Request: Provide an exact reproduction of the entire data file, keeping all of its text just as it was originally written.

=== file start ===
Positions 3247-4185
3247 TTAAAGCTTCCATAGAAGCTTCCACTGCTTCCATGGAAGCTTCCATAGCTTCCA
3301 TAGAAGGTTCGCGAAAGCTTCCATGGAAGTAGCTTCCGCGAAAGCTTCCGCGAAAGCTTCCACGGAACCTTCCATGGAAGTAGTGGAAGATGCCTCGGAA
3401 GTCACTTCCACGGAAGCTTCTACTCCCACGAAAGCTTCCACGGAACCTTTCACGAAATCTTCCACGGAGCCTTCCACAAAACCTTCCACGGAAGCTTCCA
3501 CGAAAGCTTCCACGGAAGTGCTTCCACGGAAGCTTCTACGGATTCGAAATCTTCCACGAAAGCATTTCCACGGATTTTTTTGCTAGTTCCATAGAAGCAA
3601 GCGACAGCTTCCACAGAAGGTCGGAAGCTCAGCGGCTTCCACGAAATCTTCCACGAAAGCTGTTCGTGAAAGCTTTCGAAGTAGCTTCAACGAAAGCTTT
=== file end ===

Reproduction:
Positions 3247-4185
3247 TTAAAGCTTCCATAGAAGCTTCCACTGCTTCCATGGAAGCTTCCATAGCTTCCA
3301 TAGAAGGTTCGCGAAAGCTTCCATGGAAGTAGCTTCCGCGAAAGCTTCCGCGAAAGCTTCCACGGAACCTTCCATGGAAGTAGTGGAAGATGCCTCGGAA
3401 GTCACTTCCACGGAAGCTTCTACTCCCACGAAAGCTTCCACGGAACCTTTCACGAAATCTTCCACGGAGCCTTCCACAAAACCTTCCACGGAAGCTTCCA
3501 CGAAAGCTTCCACGGAAGTGCTTCCACGGAAGCTTCTACGGATTCGAAATCTTCCACGAAAGCATTTCCACGGATTTTTTTGCTAGTTCCATAGAAGCAA
3601 GCGACAGCTTCCACAGAAGGTCGGAAGCTCAGCGGCTTCCACGAAATCTTCCACGAAAGCTGTTCGTGAAAGCTTTCGAAGTAGCTTCAACGAAAGCTTT